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Portal:Government of the United States

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Introduction

Great Seal of the United States (obverse).svg

The Federal Government of the United States (U.S. Federal Government) is the national government of the United States, a federal republic in North America, composed of 50 states, one district—Washington, D.C., and several territories. The federal government is composed of three distinct branches: legislative, executive, and judicial, whose powers are vested by the U.S. Constitution in the Congress, the president, and the federal courts, respectively. The powers and duties of these branches are further defined by acts of Congress, including the creation of executive departments and courts inferior to the Supreme Court.

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The cover of a book containing the Virginia and Kentucky Resolutions along with the Report of 1800 and other supporting documents. This edition was produced by editor Jonathan Elliot in 1832 at the height of the nullification crisis. These documents formed the philosophical foundation for the nullification movement.
The Report of 1800 was a resolution drafted by James Madison arguing for the sovereignty of the individual states under the United States Constitution and against the Alien and Sedition Acts. Adopted by the Virginia General Assembly in January 1800, the Report amends arguments from the 1798 Virginia Resolutions and attempts to resolve contemporary criticisms against the Resolutions. The Report was the last important explication of the Constitution produced before the 1817 Bonus Bill Veto Message by Madison, whose later repositioning as an extreme nationalist won him nationalist praise (despite his substantial defeat in the Philadelphia Convention of 1787) as the "Father of the Constitution." The arguments made in the Resolutions and the Report were later used frequently during the nullification crisis of 1832, when South Carolina declared federal tariffs to be unconstitutional and void within the state. Madison rejected the concept of nullification and the notion that his arguments supported such a practice. Whether Madison's theory of Republicanism really supported the nullification movement, and more broadly whether the ideas he expressed between 1798 and 1800 are consistent with his work before and after this period, are the main questions surrounding the Report in the modern literature.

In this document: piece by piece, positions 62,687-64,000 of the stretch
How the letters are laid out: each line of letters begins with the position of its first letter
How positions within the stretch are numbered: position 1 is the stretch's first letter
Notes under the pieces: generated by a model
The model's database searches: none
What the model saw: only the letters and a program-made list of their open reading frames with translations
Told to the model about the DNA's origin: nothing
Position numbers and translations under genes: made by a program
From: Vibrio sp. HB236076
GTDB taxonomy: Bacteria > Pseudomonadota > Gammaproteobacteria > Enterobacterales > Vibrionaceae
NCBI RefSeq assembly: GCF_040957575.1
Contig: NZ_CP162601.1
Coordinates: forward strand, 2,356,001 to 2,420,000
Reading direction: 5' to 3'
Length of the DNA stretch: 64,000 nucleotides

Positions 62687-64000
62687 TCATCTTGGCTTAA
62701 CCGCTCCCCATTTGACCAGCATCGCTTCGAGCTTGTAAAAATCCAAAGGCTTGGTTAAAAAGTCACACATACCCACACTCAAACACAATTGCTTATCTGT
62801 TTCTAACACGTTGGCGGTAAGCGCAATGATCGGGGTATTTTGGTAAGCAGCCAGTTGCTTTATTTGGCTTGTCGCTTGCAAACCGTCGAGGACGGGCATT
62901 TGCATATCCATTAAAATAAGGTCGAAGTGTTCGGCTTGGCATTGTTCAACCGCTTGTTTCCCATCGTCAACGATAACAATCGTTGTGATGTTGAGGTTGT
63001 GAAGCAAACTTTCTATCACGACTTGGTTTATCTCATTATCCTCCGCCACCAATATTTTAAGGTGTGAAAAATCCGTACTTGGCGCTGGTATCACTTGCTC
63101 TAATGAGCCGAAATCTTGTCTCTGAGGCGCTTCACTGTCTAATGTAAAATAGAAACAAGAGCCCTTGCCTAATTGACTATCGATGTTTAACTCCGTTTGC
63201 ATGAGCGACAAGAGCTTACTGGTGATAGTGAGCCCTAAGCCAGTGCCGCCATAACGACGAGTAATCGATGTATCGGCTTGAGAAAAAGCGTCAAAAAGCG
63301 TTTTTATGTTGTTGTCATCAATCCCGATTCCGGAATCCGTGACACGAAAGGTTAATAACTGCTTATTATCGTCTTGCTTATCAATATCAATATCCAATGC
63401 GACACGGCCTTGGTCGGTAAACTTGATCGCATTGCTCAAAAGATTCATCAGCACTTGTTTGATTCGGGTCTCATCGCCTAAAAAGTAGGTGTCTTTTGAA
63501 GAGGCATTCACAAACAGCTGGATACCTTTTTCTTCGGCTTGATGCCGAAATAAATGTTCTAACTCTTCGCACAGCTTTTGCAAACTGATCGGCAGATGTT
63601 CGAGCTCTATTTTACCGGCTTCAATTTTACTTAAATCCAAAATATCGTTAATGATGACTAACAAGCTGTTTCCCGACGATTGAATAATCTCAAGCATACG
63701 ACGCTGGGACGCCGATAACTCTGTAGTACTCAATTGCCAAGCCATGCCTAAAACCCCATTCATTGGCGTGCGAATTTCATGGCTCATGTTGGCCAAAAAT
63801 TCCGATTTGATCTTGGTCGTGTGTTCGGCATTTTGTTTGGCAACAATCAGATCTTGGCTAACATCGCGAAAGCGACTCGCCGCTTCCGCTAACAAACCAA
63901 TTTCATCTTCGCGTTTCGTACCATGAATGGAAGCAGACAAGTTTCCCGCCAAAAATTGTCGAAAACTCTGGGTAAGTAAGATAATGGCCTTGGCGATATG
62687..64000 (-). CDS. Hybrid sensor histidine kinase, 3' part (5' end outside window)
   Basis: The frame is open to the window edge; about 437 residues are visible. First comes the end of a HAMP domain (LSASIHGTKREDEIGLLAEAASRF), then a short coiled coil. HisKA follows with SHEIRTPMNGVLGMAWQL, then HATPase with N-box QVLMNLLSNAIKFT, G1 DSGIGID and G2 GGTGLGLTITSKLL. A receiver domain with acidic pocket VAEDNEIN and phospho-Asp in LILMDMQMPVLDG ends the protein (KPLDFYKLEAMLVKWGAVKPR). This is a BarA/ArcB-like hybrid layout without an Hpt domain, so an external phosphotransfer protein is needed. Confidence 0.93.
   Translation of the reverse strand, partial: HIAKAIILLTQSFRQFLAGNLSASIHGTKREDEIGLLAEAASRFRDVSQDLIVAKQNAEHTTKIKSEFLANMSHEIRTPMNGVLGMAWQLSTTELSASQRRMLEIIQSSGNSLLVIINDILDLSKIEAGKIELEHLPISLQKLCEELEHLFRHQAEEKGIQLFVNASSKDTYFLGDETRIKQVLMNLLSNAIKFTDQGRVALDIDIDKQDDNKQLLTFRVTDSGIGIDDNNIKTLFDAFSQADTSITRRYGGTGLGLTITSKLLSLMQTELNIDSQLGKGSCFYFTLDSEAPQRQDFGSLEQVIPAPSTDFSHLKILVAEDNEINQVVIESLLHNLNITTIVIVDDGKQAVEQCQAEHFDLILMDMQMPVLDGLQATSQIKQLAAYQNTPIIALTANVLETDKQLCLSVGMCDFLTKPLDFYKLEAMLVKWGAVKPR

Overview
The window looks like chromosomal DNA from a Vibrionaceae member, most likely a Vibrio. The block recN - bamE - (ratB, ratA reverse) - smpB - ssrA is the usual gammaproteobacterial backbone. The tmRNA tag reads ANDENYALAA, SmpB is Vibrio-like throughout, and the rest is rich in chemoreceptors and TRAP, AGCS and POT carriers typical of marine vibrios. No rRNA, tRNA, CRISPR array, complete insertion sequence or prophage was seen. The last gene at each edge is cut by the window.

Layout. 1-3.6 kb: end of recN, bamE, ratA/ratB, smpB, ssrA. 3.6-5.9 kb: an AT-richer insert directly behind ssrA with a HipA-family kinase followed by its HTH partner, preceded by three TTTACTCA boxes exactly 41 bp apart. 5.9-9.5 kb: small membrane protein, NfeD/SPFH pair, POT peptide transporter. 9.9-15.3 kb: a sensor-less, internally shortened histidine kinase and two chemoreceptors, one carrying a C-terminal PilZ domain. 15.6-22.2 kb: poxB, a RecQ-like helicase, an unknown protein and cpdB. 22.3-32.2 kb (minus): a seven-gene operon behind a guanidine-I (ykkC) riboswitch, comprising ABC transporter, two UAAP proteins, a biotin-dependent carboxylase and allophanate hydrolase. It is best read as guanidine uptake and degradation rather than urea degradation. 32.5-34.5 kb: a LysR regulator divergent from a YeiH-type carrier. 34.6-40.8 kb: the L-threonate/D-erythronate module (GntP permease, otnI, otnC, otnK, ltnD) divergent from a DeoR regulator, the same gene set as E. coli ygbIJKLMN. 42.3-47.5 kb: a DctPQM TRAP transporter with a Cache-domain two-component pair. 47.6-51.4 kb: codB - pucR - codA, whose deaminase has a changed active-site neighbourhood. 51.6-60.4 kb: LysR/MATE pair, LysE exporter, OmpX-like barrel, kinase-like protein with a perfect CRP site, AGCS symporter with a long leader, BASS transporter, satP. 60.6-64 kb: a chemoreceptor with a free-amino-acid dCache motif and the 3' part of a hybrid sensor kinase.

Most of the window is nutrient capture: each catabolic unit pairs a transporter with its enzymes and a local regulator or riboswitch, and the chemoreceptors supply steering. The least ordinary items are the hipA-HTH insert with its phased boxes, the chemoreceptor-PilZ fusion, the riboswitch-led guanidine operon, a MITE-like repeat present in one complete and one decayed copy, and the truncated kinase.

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LOC Main Reading Room Highsmith.jpg
The reading room of the Library of Congress
Photo credit: Carol M. Highsmith

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